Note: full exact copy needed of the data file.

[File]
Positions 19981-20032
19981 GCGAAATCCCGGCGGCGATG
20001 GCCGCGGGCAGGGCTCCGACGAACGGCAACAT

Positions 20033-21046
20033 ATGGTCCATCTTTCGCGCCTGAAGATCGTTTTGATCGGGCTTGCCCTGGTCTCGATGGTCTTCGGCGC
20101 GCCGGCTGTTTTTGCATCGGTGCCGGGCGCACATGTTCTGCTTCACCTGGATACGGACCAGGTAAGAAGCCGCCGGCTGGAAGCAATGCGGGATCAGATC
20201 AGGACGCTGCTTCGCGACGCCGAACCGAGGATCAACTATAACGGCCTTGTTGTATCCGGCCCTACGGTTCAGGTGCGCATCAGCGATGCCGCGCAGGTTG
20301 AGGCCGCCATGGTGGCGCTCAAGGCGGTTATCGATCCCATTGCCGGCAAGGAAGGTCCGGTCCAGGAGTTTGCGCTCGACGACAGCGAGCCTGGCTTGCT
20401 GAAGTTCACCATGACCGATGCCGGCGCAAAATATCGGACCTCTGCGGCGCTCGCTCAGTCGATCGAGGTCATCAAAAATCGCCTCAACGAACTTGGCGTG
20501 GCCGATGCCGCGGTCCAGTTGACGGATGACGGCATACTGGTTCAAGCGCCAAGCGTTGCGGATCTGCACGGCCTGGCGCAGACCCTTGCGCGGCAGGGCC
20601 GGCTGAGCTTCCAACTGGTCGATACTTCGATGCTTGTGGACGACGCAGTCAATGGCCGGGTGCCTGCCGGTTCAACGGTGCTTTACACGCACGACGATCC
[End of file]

Positions 19981-20032
19981 GCGAAATCCCGGCGGCGATG
20001 GCCGCGGGCAGGGCTCCGACGAACGGCAACAT

Positions 20033-21046
20033 ATGGTCCATCTTTCGCGCCTGAAGATCGTTTTGATCGGGCTTGCCCTGGTCTCGATGGTCTTCGGCGC
20101 GCCGGCTGTTTTTGCATCGGTGCCGGGCGCACATGTTCTGCTTCACCTGGATACGGACCAGGTAAGAAGCCGCCGGCTGGAAGCAATGCGGGATCAGATC
20201 AGGACGCTGCTTCGCGACGCCGAACCGAGGATCAACTATAACGGCCTTGTTGTATCCGGCCCTACGGTTCAGGTGCGCATCAGCGATGCCGCGCAGGTTG
20301 AGGCCGCCATGGTGGCGCTCAAGGCGGTTATCGATCCCATTGCCGGCAAGGAAGGTCCGGTCCAGGAGTTTGCGCTCGACGACAGCGAGCCTGGCTTGCT
20401 GAAGTTCACCATGACCGATGCCGGCGCAAAATATCGGACCTCTGCGGCGCTCGCTCAGTCGATCGAGGTCATCAAAAATCGCCTCAACGAACTTGGCGTG
20501 GCCGATGCCGCGGTCCAGTTGACGGATGACGGCATACTGGTTCAAGCGCCAAGCGTTGCGGATCTGCACGGCCTGGCGCAGACCCTTGCGCGGCAGGGCC
20601 GGCTGAGCTTCCAACTGGTCGATACTTCGATGCTTGTGGACGACGCAGTCAATGGCCGGGTGCCTGCCGGTTCAACGGTGCTTTACACGCACGACGATCC